White Sox

Jose Abreu playing at high level for White Sox after slow start

Jose Abreu playing at high level for White Sox after slow start

BALTIMORE — Jose Abreu’s early difficulty putting a barrel on the baseball has been replaced by a lot of loud contact.

Seemingly lost at the plate only two weeks ago, the White Sox first baseman has been in a groove the past 13 games. Whereas Abreu only hit the ball on the barrel of his bat three times in the first 13 games, he barreled six in the past 13. Over that stretch, Abreu is hitting .388/.444/.776 with five doubles, one triple, four home runs, nine RBIs and 11 runs in 54 plate appearances.

“Right now, he’s at a pretty high level,” manager Rick Renteria said. “He’s really in tune with what he wants to do at the plate. Hopefully it’s something he can sustain over an extended period of time, but I’m just glad he’s where he’s at.”

Through those first 13 games, Abreu was hitting .157/.204/176 with five RBIs in 54 plate appearances. He also struck out 14 times and has just seven since. Renteria said he didn’t get overly concerned about his slugger even though Abreu admitted he was struggling on April 17 and looking to find something that worked. Abreu’s early struggles were reminiscent of the 2016 campaign when he looked very pedestrian at the plate through the first four months of the season. A late onslaught at the plate allowed Abreu to reach 25 homers and 100 RBIs.

“He’s very focused,” Renteria said. “He continues to do the same routine every day. His work ethic is the same. It’s just the consistency in which he does it and the outcome that will ultimately happen over the course of the season that will judge where he is or isn’t.

“We were talking to all of these guys, and the one thing they all do and represent is a consistent routine. We know they have the skillset. We just have to let them continue to play the game. It’s such a long season. There’s ups and downs. You just let them do what they do.”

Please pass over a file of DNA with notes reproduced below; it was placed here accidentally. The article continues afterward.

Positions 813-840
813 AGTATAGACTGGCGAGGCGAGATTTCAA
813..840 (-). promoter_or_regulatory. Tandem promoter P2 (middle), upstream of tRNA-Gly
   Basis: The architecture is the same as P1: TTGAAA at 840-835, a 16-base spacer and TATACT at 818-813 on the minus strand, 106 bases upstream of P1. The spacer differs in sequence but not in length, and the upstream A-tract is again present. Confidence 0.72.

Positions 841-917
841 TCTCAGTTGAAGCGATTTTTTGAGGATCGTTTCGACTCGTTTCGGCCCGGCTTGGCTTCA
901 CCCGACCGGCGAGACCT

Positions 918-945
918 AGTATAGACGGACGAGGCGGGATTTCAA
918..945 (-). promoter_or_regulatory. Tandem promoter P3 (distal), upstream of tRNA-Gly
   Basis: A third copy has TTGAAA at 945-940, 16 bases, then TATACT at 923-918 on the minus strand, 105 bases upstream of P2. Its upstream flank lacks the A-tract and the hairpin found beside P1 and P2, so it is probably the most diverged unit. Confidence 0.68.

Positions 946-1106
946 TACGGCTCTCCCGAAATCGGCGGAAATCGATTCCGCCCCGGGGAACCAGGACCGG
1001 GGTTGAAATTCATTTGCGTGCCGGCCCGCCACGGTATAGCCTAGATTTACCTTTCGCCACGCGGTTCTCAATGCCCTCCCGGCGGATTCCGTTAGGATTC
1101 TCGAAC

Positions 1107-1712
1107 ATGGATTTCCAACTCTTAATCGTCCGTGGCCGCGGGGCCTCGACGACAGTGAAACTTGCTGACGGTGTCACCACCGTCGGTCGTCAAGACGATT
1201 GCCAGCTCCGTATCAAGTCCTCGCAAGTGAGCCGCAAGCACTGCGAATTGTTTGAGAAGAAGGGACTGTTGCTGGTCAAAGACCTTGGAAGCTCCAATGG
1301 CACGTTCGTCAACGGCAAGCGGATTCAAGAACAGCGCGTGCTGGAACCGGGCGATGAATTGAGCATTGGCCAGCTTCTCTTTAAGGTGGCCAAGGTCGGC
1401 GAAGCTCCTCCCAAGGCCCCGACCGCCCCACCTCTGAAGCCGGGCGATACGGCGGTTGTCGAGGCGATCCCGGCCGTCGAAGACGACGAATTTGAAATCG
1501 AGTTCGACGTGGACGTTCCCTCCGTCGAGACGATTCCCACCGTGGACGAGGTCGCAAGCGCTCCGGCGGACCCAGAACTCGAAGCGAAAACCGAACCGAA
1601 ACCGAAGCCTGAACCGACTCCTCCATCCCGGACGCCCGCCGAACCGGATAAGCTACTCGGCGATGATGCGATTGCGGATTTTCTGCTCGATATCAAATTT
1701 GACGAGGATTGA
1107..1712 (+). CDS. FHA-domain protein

The White Sox offense has been much better with Abreu performing like normal. After they scored 48 runs in their first 13 contests, the White Sox have 66 in their last 14, an average of 4.7 runs per game.

White Sox reportedly 'remain strong factor' in the race for Manny Machado

White Sox reportedly 'remain strong factor' in the race for Manny Machado

The Padres emergence into the Manny Machado sweepstakes has altered the landscape from the White Sox perspective (at least from the outside).

It may have even caused some White Sox fans to lose a bit of hope. Here's Ken Rosenthal to the rescue, reassuring that the White Sox "remain a strong factor" in the chase for Machado's signature.

Is this new? Is this news? The White Sox have been in on Machado since his three-city tour that included the Yankees, Phillies and White Sox back in December so them being a strong factor isn't much of an update.

The fact that the White Sox front office and ownership appear to be aligned in Machado being the first choice ahead of Bryce Harper is relevant. It is also relevant that the Padres and Phillies may "not see it as convincingly." We're still playing in vagaries at this point, but this is more encouraging news than hearing the Padres offering a big amount of money for Machado, adding another very serious suitor to the list.